Overbuilding of affordable homes ‘quite severe’

This article first appeared in The Edge Financial Daily, on May 4, 2018.
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KUALA LUMPUR: The overbuilding of affordable housing is “quite severe” as many developers have shifted into that segment to counter high loan rejection rates, with the oversupply exacerbated by a lack of accurate and timely property market data, said the Real Estate and Housing Developers’ Association (Rehda) patron and Rehda Institute trustee Tan Sri Eddy Chen.

“In fact, we are building everywhere — those affordable houses in the range of RM300,000 to RM500,000. Even in the Federal Territories, Rumawip (the Federal Territories Housing Scheme) is putting thousands and thousands of units into the market. On top of that, the quota for affordable housing is being imposed on developers’ projects.

“So, where is the lack of affordable housing now? It is everywhere. And I would say that the overbuilding in the affordable housing category is quite severe,” he said in his welcome remarks at a sales and marketing conference organised by Rehda Institute yesterday.

Chen pointed out that one of the biggest challenges for developers is “putting the right product in the right location with the right pricing to match market demand”, which has not been easy in the past few years due to high loan rejection rates.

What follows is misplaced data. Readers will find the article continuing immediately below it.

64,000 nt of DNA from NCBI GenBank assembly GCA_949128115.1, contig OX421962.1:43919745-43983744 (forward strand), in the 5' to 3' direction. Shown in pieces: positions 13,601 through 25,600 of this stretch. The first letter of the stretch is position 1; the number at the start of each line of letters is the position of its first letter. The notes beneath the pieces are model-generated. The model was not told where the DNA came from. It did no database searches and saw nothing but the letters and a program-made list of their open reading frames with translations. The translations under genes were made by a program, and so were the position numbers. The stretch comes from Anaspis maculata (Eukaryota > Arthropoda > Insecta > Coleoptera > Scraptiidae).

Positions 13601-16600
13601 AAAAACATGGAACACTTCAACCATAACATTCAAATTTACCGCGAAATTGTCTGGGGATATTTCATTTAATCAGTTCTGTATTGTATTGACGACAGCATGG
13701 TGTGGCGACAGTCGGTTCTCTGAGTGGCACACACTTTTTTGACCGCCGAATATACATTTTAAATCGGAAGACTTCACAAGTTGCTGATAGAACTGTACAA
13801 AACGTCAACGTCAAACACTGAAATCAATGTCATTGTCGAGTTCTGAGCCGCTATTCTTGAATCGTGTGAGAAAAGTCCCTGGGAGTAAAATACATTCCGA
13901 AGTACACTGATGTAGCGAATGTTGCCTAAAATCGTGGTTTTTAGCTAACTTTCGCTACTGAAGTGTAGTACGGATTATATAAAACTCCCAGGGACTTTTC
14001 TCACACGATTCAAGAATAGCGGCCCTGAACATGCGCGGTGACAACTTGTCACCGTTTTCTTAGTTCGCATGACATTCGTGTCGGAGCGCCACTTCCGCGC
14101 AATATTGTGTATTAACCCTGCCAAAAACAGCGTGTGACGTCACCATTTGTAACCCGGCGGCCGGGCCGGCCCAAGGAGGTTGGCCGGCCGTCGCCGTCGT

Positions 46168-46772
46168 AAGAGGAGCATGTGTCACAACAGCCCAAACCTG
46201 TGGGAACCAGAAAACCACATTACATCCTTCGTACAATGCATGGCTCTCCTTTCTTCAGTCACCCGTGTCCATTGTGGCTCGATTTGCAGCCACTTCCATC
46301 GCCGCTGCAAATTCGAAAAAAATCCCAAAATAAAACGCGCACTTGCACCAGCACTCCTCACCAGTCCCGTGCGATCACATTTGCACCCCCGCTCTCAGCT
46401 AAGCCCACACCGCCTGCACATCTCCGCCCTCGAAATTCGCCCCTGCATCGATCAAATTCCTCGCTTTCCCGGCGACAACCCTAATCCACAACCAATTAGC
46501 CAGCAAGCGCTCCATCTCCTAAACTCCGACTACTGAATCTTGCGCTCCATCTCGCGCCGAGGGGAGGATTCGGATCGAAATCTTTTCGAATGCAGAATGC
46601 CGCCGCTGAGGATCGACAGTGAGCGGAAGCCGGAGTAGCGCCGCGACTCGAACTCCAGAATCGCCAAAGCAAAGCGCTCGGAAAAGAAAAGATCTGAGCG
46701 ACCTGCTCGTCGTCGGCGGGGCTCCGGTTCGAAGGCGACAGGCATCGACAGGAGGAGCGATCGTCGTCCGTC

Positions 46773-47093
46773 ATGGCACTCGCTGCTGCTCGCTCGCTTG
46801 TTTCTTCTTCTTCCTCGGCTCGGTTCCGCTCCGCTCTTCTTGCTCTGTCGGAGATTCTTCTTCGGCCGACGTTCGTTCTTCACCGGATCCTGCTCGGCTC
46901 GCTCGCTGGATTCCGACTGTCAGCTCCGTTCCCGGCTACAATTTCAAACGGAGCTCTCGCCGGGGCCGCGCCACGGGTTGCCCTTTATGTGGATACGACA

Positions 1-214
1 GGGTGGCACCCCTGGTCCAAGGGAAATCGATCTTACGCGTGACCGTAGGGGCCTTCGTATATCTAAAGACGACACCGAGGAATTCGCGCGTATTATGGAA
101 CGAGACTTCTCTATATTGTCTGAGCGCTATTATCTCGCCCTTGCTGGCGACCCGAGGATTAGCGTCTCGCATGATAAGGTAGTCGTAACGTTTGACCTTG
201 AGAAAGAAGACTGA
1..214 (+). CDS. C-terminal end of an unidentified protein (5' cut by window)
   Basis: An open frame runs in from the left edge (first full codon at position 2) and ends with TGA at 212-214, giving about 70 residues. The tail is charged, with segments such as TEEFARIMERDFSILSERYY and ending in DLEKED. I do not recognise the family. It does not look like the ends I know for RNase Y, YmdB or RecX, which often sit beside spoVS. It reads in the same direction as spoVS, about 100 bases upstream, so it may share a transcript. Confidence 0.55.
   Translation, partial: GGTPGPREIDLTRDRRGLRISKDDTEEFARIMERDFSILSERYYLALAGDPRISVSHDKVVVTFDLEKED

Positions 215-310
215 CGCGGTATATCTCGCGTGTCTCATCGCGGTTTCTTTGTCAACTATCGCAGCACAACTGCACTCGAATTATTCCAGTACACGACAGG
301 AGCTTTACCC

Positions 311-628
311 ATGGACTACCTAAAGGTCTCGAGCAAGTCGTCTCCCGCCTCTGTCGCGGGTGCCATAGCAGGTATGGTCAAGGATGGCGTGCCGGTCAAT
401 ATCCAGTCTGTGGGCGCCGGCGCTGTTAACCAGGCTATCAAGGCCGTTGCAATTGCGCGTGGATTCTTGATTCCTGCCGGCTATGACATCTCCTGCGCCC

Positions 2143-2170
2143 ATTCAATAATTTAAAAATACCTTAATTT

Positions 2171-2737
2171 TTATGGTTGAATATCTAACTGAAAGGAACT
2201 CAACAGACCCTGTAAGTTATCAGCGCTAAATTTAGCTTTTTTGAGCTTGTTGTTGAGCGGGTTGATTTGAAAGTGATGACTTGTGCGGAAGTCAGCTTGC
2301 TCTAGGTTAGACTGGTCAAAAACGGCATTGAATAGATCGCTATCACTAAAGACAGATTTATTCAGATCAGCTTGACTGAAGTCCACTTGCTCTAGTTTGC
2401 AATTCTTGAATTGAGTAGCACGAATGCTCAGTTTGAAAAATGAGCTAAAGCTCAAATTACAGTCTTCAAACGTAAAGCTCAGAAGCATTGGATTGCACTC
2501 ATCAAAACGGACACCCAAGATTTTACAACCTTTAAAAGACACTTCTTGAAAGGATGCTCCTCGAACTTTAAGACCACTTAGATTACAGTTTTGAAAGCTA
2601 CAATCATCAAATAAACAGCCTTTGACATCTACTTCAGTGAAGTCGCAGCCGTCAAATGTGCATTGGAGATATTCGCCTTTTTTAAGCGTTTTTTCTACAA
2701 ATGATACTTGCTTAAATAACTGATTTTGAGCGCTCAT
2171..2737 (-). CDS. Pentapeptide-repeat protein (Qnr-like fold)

Developers can avoid such overbuilding with timely and accurate property market data, he added.

“Other than the slow income growth that is not catching up with house prices and cost of living, there is the issue of access to timely and accurate information.

“In this era of big data, we would like to see the data [on the property market] being collated in such a way that is useful and helpful [to developers]. It is not rocket science to get all these things together and package them altogether into timely and accurate information, which developers can rely on to build all-round products and probably avoid the never-ending overbuilding in the wrong location,” he said.

Nevertheless, he believes some clarity will emerge after the 14th general election, helping the market to stabilise going forward.

“The past few years have been challenging for developers and if we look at the macro-statistics, there seem to be a little chance of significant rebound in the market in the next 12 to 18 months.

“However, some clarity or certainty will emerge after the general election, regardless the outcome. And the market may well stabilise and thus see the light at the end of the tunnel,” he said.


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